Are video games no longer a young person’s sport?
The average age of game players has risen to 35, according to a new report today from the Entertainment Software Association.
“No longer is there a stereotypical gamer. With deeper market penetration and the broadening of our audience base, video games have incorporated themselves into America’s cultural and social fabric,” Michael Gallagher, association chief executive, said in the release.
It said U.S. computer and video game sales reached $9.5 billion last year with 267.9 million units sold, up from $7.4 billion and 241.6 million units sold in 2006.
Other findings highlighted by the group include:
— 65 percent of American households play computer and video games.
— 38 percent of American homes have a video game console.
— One of four gamers is more than 50 years old.
— Women 18 or older represent a significantly greater portion of the game-playing population (33 percent) than boys age 17 or younger (18 percent).
— 41 percent of Americans expect to purchase one or more games this year.
Gaming is also becoming more social, the report said: 59 percent of gamers play in person with other gamers, up from 51 percent in 2006.
The association’s research also threw out some statistics that you’ll see the next time there’s a flap over children being exposed to violent games:
— 94 percent of parents are present when games are purchased or rented.
— 88 percent of parents report always or sometimes monitoring the games their children play.
— 63 percent of parents believe games are a positive part of their children’s lives.
But then remember the source. The trade group’s research is based on a survey of about 1,200 households that own a game console and/or a PC used to play computer games.
The expanding demographics is convincing. Leaders of Seattle’s casual gaming industry have been saying the same thing for years, and we’ll hear more about that next week during the Casual Connect conference here.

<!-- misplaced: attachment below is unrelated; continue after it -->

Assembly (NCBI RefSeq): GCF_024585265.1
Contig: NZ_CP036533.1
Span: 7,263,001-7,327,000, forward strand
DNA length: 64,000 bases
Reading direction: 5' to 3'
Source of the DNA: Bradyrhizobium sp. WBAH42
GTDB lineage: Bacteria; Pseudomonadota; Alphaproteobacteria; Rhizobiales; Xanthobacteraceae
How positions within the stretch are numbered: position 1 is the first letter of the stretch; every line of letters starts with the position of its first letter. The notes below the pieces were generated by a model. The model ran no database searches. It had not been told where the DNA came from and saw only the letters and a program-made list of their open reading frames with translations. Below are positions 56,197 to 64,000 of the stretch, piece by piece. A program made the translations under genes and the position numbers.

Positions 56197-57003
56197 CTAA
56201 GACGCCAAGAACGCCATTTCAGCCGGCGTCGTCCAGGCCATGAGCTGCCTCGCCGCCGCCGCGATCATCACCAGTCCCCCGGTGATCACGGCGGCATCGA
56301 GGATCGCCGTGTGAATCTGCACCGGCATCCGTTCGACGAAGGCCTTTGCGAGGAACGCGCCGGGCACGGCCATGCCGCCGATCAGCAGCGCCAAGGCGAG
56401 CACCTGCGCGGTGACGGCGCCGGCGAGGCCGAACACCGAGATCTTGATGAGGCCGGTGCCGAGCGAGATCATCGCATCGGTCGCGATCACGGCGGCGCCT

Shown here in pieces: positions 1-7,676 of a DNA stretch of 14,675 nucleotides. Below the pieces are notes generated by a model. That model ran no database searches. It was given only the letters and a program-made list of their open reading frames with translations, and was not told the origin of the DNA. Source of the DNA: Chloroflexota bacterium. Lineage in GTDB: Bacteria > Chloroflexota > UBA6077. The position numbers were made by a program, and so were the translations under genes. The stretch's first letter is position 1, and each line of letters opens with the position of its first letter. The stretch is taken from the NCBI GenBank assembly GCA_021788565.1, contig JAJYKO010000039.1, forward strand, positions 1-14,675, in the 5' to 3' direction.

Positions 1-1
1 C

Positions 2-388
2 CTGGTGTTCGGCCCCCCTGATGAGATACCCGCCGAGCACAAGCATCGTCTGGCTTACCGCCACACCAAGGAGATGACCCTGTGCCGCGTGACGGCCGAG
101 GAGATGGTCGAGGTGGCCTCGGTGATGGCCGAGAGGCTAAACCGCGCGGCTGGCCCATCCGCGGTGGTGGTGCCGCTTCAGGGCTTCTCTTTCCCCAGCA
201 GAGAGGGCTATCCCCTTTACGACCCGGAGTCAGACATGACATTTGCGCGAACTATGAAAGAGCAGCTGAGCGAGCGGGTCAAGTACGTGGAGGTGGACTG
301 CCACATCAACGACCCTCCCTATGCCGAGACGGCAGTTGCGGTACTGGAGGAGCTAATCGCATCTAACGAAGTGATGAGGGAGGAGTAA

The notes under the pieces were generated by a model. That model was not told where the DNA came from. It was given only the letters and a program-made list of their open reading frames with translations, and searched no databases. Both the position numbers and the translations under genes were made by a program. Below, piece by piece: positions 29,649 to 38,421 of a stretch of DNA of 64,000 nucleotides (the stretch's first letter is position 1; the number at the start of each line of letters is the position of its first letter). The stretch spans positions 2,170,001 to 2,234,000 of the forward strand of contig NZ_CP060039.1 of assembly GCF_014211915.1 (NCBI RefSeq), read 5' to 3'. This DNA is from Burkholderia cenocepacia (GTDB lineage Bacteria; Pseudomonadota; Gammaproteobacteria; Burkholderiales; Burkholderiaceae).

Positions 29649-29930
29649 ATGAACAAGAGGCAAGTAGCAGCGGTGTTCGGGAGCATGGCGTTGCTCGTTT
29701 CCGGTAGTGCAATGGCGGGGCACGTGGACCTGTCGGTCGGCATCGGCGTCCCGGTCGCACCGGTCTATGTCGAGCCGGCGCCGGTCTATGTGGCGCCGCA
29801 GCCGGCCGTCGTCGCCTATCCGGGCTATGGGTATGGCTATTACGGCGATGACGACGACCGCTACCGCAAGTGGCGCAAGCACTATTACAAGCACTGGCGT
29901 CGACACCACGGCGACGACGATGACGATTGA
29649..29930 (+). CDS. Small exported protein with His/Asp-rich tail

I wonder, though, if some of the info gathered from parents was wishful thinking. Do nine out of 10 parents really “always or sometimes” monitor the video games their children play?
The definition of monitor is probably key. Or maybe, now that the average gamer is 35, those parents are just waiting for their turn at the controls — 72 percent of parents who play video games with their kids say it’s fun for the whole family, and only 50 percent say it’s a good opportunity to monitor game content.
ESA also released lists of the top-selling video games and PC games of 2007. The top 10 non-PC games, in order:
— “Halo 3,” Xbox 360
— “Wii Play” with remote (should this have been ranked as an accessory?)
— “Call of Duty 4: Modern Warfare,” Xbox 360
— “Guitar Hero III: Legends of Rock,” PlayStation 2
— “Super Mario Galaxy,” Wii
— “Pokemon Diamond Version,” Nintendo DS
— “Madden NFL 08,” PlayStation 2
— “Guitar Hero 2,” PlayStation 2
— “Assassin’s Creed,” Xbox 360
— “Mario Party 8,” Wii
On the PC, these were the top-selling games, in order:
— “World of Warcraft: Burning Crusade Expansion Pack”
— “World of Warcraft”
— “The Sims 2 Seasons Expansion Pack”
— “Call of Duty 4: Modern Warfare”
— “Sim City 4 Deluxe”
— “The Sims 2”
— “Command & Conquer 3: Tiberium Wards”
— “The Sims 2 Bon Voyage Expansion Pack”
— “Microsoft Age of Empires III”
— “The Sims 2 Pets Expansion Pack”
“The Orange Box” from Valve was 11th.